Although many Americans have been hit hard by the
continuing - and alarming - growth of unemployment, none have come close to
being hit as devastatingly hard as the country's African-American workers.
The unemployment rate among African-Americans is above 15
percent, more than twice the rate for white workers and almost 7 percent higher
than the rate for African-Americans a year ago. The jobless include more than
one-third of the African-Americans aged 16 to 19 who want and need jobs.
The figures come from a new report by the Center for
American Progress, a think tank headed by John Podesta, the Georgetown
University law professor who served as President Clinton's chief of staff.
As bad as the situation is, the report says it "will
likely only increase as the economic crisis deepens."
That's partly because so many African-Americans work in
manufacturing and construction, which have been hurting the most of any
industries during the current economic turmoil. The continuing troubles in the auto industry alone could
lead to hundreds of thousands or more black auto workers being laid off -- an
especially troubling prospect, since jobs in the auto industry are the best
paying jobs available to large numbers of African-Americans.
The report says that, wherever they worked, laid-off
African-Americans are less likely than
jobless white workers to get Unemployment Insurance benefits, and many
who get them are still looking for work when their benefit payout periods
expire. Perhaps as many
one-fourth of all jobless African-Americans run out of benefits -- or have none
to begin with because they live in states that deny benefits to many part-time
and low-wage workers.
Finding a job in today's troubled economy obviously is
not easy for anyone, but it's especially difficult for African-Americans. Many still face outright
As the report notes, "Employers are generally more
averse to hiring black males than those from any other racial and gender group,
especially in jobs that require social or verbal skills, and in service
And though employers are generally reluctant to hire
ex-convicts, the report notes that African-Americans with no criminal record at
all fare no better when seeking jobs than do white applicants who've recently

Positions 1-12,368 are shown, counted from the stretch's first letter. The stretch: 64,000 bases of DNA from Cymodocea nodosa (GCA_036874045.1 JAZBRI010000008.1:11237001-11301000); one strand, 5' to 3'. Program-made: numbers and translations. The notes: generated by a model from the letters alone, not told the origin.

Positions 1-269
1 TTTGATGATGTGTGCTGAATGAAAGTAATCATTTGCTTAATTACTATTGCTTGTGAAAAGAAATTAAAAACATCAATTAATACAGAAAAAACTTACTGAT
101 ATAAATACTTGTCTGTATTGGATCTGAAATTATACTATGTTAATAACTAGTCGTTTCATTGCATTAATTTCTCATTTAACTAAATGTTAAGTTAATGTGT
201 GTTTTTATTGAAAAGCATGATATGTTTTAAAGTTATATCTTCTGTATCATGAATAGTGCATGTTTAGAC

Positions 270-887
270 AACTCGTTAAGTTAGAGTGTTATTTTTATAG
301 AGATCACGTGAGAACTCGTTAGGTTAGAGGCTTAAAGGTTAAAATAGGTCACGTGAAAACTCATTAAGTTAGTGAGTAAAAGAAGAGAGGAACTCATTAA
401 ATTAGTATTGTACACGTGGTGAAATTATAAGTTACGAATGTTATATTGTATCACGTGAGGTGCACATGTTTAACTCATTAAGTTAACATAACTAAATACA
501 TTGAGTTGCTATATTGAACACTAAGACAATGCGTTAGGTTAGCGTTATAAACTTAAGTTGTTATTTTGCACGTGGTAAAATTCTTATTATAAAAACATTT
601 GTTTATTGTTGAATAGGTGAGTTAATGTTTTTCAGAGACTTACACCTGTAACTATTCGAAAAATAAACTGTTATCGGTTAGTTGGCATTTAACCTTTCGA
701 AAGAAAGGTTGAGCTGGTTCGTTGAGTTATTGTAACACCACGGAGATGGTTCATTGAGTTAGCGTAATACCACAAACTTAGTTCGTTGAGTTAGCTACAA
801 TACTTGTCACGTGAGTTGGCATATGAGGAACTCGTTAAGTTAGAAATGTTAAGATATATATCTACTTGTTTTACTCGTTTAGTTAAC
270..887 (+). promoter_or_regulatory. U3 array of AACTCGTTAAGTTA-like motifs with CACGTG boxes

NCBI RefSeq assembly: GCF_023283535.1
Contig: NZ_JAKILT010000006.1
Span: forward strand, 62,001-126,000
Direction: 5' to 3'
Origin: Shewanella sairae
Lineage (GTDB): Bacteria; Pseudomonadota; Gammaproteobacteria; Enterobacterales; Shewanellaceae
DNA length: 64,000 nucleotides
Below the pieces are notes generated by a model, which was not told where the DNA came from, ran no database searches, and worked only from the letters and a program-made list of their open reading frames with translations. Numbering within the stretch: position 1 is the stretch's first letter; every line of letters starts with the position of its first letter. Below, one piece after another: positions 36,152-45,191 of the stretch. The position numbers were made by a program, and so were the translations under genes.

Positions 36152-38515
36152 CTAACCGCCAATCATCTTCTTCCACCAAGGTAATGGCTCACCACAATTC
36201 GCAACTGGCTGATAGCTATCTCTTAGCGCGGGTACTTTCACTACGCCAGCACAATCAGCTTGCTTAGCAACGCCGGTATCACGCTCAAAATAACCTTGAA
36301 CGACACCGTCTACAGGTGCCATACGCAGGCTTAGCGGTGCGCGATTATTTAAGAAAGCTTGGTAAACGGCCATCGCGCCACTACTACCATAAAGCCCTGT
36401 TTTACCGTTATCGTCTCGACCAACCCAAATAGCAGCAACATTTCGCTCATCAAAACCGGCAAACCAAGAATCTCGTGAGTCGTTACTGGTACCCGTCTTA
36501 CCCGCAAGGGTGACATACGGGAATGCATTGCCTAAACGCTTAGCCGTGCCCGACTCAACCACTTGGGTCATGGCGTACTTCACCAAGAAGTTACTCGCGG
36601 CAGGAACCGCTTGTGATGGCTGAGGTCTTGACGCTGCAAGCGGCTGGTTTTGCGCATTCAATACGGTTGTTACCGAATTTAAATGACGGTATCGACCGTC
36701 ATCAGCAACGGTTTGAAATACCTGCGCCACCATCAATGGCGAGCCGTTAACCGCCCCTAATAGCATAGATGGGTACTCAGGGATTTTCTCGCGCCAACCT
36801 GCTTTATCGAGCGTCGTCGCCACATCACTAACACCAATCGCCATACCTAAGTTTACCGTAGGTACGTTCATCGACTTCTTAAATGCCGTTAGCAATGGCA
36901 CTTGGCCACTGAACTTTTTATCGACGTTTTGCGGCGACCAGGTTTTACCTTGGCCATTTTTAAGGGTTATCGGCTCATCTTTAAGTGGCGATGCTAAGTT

been released from prison.
To make it worse, fewer and fewer African-Americans have
had the weapon of unionization to fight such discrimination. Although the
percentage of black workers in unions is currently higher than that for workers
generally - about 16 percent to about 12 percent - it's been declining
African-Americans who do belong to unions have had a
better chance of holding their jobs than non-union workers, who lack the
unified strength to fight layoffs. They've also had the higher compensation
that comes with unionization. But, as the auto workers' recent experience
shows, unions can go only so far when faced with severe economic problems such
as now beset the country.
Jobless black auto workers and other unemployed
African-Americans will be competing
for jobs with more
white ex-prisoners, as well as more black ex-offenders because, as the report
says, "state governments are releasing thousands of prisoners to save
taxpayer dollars." That's in
addition to the 700,000 prisoners who already are being released annually.
The report recommends that communities make special
efforts to find "full-time consistent employment" for ex-prisoners
and "stress racial equity and equal opportunity in policies to promote
economic recovery and to create jobs."
Specific recommendations call for "vigorous
enforcement " of anti-discrimination laws, increased support for
affirmative action, tax breaks for employers who "promote racial
diversity," removing "restrictive" unemployment benefit
regulations, extending the benefits of jobless workers while they're training
for open jobs, and supporting the pending Employee Free Choice Act that would
make it easier for workers to unionize--
because "strong unions promote income equity and raise wages for
Sensible, enlightened, progressive, necessary, fair. The proposals are all that, and
more. Yet the odds, of course, are
against their enactment. But maybe we'll get lucky.
2009 Dick Meister